Saturday, January 9, 2016



Life is good for Kit Marshall. She’s a staffer in D.C. for a popular senator, and she lives with an adoring beagle and a brainy boyfriend with a trust fund. Then, one morning, Kit arrives at the office early and finds her boss, Senator Langsford, impaled by a stainless steel replica of an Army attack helicopter. Panicked, she pulls the weapon out of his chest and instantly becomes the prime suspect in his murder. Circumstances back Kit’s claim of innocence, but her photograph has gone viral, and the heat won’t be off until the killer is found. Well-loved though the senator was, suspects abound. Langsford had begun to vote with his conscience, which meant he was often at odds with his party. Not only had the senator decided to quash the ambitions of a major military contractor, but his likely successor is a congressman he trounced in the last election. Then there’s the suspiciously dry-eyed Widow Langsford. Kit’s tabloid infamy horrifies her boyfriend’s upper-crust family, and it could destroy her career. However, she and her free-spirited friend Meg have a more pressing reason to play sleuth. The police are clueless in more ways than one, and Kit worries that the next task on the killer’s agenda will be to end her life. Book 1 in the Washington Whodunit series.


Colleen, how did you get started writing?
I’ve been a mystery reader since I was six years old. One day, I took a walk in my Washington, D.C. suburban neighborhood and came up with the plot for Stabbing in the Senate. When I got home, I wrote it down as an outline. I told my husband about it, and he encouraged me to try to write the book. It took me two years to complete the manuscript, but I did it!

What's your favorite thing about the writing process?
Creating a world in which I control the fictional characters. Washington, D.C. is an unpredictable place and not much is totally in your control. But when you write fiction, you’re in charge of your characters’ destinies and I like that.

How long is your to-be-read list?
Too long!  The problem is that now I have less time to read because I’m always writing or promoting my book in my so-called “free time” outside my pretty demanding day job at the Library of Congress.

What books do you currently have published?
Stabbing in the Senate is the first in the Washington Whodunit series. Stay tuned for more installments. I also published a book on the presidency with Texas A&M press when I was a professor at George Mason University.

You have a day job . . . how do you find time to write?
It can be challenging. I only have time to write about an hour a day during the week. It takes a lot of discipline to make sure I stick with it. I don’t spend a lot of time just lounging around. I’m always working – from 8:00 am until 9:00 pm. I’ve kept these hours since graduate school so I’m used to it by now.

How do you feel about Facebook?
I admit I really like Facebook. It’s a way for me to keep in contact with friends who don’t live near me. I’m on it every day – first thing in the morning and in the evening before bedtime.

What scares you the most?
Snakes! They truly terrify me.

If you had a swear jar, would it be full?
Yes. Just ask my colleagues at the Library of Congress.

Are you an introvert or an extrovert?
I like time alone but I get my energy from people, so I am likely an extrovert.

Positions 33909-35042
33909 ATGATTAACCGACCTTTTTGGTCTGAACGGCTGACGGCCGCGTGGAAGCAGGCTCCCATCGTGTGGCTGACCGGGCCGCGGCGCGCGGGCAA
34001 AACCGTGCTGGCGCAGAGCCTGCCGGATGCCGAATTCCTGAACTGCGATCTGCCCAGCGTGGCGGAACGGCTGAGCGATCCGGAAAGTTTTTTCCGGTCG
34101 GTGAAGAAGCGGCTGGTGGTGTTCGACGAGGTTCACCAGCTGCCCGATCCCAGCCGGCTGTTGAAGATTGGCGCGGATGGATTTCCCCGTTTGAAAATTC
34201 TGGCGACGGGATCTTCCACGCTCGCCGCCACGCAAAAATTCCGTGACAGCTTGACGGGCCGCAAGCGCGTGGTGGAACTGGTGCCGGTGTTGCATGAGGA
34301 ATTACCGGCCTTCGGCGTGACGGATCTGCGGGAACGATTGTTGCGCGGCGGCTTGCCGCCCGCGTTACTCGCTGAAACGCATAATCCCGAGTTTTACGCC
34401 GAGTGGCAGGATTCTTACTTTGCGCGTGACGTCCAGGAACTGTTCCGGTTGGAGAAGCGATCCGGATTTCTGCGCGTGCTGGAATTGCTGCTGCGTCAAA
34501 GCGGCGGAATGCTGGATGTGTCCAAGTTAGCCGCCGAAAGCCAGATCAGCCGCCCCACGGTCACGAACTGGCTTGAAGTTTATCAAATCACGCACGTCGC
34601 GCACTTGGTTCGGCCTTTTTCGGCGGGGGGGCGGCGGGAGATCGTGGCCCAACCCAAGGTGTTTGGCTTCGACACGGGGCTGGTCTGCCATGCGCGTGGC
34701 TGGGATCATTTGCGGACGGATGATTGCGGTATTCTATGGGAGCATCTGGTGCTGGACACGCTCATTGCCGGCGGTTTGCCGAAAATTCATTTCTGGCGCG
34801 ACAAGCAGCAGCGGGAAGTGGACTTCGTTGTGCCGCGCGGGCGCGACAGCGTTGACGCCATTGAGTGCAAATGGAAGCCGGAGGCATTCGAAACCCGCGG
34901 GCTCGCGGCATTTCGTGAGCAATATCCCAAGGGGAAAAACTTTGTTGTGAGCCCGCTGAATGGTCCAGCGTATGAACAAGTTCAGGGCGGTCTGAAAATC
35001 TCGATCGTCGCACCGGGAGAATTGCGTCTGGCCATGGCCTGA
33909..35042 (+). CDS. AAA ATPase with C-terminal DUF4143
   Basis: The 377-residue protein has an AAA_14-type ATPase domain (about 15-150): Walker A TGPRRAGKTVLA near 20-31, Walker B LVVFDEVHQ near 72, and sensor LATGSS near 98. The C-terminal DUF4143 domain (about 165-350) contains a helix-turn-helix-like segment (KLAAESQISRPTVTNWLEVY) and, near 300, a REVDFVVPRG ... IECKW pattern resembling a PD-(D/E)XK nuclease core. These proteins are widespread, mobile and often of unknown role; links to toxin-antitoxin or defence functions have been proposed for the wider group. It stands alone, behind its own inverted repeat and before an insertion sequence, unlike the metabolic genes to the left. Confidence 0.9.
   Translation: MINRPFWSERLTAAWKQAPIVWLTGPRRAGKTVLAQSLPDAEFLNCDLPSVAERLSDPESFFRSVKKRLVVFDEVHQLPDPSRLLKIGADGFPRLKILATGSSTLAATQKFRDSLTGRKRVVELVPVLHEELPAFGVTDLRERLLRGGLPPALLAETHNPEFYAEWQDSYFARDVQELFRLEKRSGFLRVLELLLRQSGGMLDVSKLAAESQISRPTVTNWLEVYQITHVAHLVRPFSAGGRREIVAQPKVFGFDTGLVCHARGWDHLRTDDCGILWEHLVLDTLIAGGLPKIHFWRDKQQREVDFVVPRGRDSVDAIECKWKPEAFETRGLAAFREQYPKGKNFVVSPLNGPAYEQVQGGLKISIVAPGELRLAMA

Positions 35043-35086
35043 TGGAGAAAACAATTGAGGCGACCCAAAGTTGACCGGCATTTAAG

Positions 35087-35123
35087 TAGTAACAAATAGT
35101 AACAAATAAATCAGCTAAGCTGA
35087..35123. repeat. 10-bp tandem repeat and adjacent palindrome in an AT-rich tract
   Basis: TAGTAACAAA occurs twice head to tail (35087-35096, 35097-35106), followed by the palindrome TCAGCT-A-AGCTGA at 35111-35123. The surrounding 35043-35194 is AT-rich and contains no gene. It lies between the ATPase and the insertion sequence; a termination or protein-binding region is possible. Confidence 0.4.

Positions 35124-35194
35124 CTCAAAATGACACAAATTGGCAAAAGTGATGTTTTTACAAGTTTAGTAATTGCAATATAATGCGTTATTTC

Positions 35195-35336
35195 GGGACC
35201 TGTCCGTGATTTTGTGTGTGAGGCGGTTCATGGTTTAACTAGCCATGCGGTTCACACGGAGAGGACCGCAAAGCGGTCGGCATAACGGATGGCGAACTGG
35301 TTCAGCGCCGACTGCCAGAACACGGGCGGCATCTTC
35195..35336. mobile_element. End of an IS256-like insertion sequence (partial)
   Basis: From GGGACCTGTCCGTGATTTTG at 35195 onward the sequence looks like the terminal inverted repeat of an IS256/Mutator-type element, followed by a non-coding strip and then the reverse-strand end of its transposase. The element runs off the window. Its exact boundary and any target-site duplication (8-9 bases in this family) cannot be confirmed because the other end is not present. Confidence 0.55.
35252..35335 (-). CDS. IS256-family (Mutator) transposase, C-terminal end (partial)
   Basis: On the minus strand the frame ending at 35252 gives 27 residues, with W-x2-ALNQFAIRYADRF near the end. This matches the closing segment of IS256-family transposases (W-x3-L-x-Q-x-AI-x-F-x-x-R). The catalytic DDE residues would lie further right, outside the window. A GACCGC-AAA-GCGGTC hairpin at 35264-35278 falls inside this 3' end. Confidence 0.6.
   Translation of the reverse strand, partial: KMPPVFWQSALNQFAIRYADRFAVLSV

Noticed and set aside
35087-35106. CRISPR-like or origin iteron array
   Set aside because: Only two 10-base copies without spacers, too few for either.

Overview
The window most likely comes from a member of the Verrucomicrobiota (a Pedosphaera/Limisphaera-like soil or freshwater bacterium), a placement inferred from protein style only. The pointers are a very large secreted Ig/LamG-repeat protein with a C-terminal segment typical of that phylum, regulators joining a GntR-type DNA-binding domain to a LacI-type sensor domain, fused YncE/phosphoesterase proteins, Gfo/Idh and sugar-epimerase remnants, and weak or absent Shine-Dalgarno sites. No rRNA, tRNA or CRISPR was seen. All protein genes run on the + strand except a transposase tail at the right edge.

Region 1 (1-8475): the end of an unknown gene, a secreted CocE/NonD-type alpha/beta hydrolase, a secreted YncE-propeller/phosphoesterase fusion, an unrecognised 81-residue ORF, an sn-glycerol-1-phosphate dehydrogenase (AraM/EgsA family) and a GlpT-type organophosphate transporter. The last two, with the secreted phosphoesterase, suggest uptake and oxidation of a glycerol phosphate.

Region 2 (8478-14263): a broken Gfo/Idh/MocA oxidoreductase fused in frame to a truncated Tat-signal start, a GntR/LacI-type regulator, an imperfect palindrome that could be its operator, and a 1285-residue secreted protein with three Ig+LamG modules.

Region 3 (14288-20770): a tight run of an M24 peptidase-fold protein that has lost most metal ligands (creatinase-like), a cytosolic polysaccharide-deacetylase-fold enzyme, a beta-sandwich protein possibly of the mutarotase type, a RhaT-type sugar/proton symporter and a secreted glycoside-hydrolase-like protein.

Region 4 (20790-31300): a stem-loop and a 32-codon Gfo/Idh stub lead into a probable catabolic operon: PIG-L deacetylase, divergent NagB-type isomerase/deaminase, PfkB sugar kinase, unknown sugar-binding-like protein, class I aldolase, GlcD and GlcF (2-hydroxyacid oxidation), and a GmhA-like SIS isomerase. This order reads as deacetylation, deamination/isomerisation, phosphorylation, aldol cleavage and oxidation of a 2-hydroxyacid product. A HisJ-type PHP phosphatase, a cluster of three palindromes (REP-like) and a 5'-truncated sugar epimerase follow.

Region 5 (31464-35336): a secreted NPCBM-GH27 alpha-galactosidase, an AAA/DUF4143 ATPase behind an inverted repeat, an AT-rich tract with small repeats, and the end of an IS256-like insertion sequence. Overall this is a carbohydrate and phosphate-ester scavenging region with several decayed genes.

What's your relationship with your TV remote?
I’m constantly hiding it so my dog doesn’t steal it and chew it up! He’s destroyed at least ten of them.

What is the most daring thing you've done?
When I was growing up in Pittsburgh, I worked at an amusement park called Kennywood. In the morning before the park opened, I’d often test the “bungee” jump ride at the park. I look back at that ride, which is still at the park today, and I wonder how I mustered the courage to do that.

What choices in life would you like to have a redo on?
I wish I had studied abroad in college. I loved attending Boston College and spending time with my friends there, so I never pursued a year or semester abroad program. Looking back on it, spending extended time in a foreign country would have been an amazing opportunity.

What would your main character say about you?
She might be a little intimidated at first, but I think she’d grow to like me!

What’s the worst thing someone has said about your writing? How did you deal with it?
One editor said that Stabbing in the Senate seemed like Nancy Drew went to Washington! She said it as a negative comment, but quite frankly, I love Nancy Drew.

Who would you invite to a dinner party if you could invite anyone in the world?
Steve Jobs. Unfortunately, he’s dead, so it would be pretty amazing.

What's your relationship with your cell phone?

I’m on it all the time. My iPhones are an extension of me.

How many hours of sleep do you get a night?
Six to seven.

What is your favorite movie?
Woody Allen’s Crimes and Misdemeanors.

Do you sweat the small stuff?
Not as much as I used to. However, quite frankly, if you don’t sweat the small stuff, you’re not going to be very successful. Small stuff matters.

What are you working on now?
Book 3 of the Washington Whodunit series.

Lightning round:
Cake or frosting? Frosting
Laptop or desktop? Laptop
Chevy Chase or Bill Murray? Chevy Chase
Emailing or texting? Hard choice. But probably texting.
Indoors or outdoors? Outdoors
Tea: sweet or unsweet? Sweet
Plane, train, or automobile? Plane


Colleen J. Shogan is the Deputy Director of the Congressional Research Service (CRS) at the Library of Congress. She is a former Senate staffer who started reading mysteries at the age of six. A political scientist by training, Colleen has taught American government at George Mason University, Georgetown, and Penn. Stabbing in the Senate is her first novel.

Connect with Colleen:
Website  |  
Facebook  |  
Twitter  |  Goodreads

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